Turkish President Recep Tayyip Erdogan met with President Trump in the Oval Office on Wednesday against the backdrop of anger among U.S. lawmakers over Turkey's incursions into Syria. After the meeting Trump told reporters that the U.S. and Turkey would be entering a trade deal.

But the key question here would be whether Trump can deter Erdogan from buying Russian fighter planes and sell him the F-35 stealth fighters. Erdogan's plan to buy Russian military planes itself came as a response to the country being pushed out of the F-35 fighter jet program. This was done after Turkey selected the Russian-made S-400 missile system when the U.S. also had refused to sell them the Patriot system.

Tensions between the NATO allies have been at an all-time high following a series of incidents in Syria where Turkish forces attacked Kurdish fighters who are backed by the United States. U.S. troops were placed in direct danger during those skirmishes and lawmakers have been furious since.

US President Donald Trump and Turkey's president Recep Tayyip Erdogan may no longer see eye to eye
US President Donald Trump and Turkey's president Recep Tayyip Erdogan may no longer see eye to eye POOL / Dominique JACOVIDES

But Turkey's public posturing could just be a way to pile pressure for the release of U.S. hardware, considering the quality issues and supply constraints that have plagued countries that have bought Russian weapons systems.

Turkey has said it is seeking to buy 48 Russian Su-35 fighters. Only Russian and Chinese air forces now fly the aircraft; Indonesia is waiting for their delivery. Significantly, India, a major customer of Russian military hardware, has been reluctant to buy the fighters, despite its air force being made up of mostly Russian planes.

The meeting set in Washington was not even confirmed until late last week, and U.S. lawmakers, including Sen. Lindsey Graham (R-SC), are upset the Turkish president would even be given such as a visit to the White House at this time. A report by NBC news said that Graham told the President that “Erdogan had crossed too many lines after his attacks on America's Kurdish allies in Syria last month.”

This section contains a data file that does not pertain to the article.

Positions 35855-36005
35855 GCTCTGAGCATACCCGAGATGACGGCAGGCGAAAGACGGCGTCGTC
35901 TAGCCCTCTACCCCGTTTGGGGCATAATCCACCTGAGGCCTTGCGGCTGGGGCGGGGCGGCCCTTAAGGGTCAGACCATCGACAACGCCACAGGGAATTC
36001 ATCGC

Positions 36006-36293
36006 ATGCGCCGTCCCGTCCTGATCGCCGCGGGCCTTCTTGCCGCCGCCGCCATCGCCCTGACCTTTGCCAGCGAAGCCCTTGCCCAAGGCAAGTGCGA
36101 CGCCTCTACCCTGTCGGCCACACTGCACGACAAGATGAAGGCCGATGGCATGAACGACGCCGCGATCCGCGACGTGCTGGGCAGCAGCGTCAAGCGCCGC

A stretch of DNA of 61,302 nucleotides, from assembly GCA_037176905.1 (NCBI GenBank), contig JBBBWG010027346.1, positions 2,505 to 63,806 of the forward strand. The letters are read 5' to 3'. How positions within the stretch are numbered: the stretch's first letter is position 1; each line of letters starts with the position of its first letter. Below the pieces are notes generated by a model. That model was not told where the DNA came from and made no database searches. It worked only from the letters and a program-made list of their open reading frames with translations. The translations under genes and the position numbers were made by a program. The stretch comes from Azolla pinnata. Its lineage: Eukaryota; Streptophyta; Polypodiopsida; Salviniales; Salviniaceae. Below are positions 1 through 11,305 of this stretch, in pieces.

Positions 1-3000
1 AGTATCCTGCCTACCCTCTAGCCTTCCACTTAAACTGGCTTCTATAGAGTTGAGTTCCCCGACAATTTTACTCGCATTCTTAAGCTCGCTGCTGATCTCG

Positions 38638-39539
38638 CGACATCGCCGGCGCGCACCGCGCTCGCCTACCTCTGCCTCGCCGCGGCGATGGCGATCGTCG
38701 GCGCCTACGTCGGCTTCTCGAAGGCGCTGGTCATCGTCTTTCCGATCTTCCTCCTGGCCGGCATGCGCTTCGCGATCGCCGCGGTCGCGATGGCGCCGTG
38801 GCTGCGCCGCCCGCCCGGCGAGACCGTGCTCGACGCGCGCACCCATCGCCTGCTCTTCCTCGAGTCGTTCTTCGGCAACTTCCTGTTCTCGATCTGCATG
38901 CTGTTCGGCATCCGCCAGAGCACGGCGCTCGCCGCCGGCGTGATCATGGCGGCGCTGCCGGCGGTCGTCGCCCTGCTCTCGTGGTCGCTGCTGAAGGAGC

Trump responded by inviting Graham to the meeting at the Whitehouse.

With the impeachment circus going on in Washington, Trump finds himself between a rock and a hard place. The only way that it would appear to be possible to salvage relations with Turkey would be an agreement that would sell them the Patriot missile defense system as well as the US F-35 Joint Strike Fighters. Should Trump greenlight this, he will surely face backlash from both sides of the aisle as Republicans and Democrats have called for tougher sanctions against Turkey for its actions in Syria.

It would take a miracle to get the lawmakers on Capitol Hill to back any deal with Turkey, although a deal on the Patriots and the F-35s makes economic sense. But then, Trump's foreign policy has been chaotic and unpredictable, and his special relationship with Erdogan -- the President decided to pull back U.S. troops from Syria after a phone call with the Turkish strongman -- could mean the Patriots and F-35s could still be sold to the Nato ally.

A source told the International Business Times that Trump could be planning to do just that. Whatever the end game turns out to be, it looks like this is one chess match that nobody wants to play.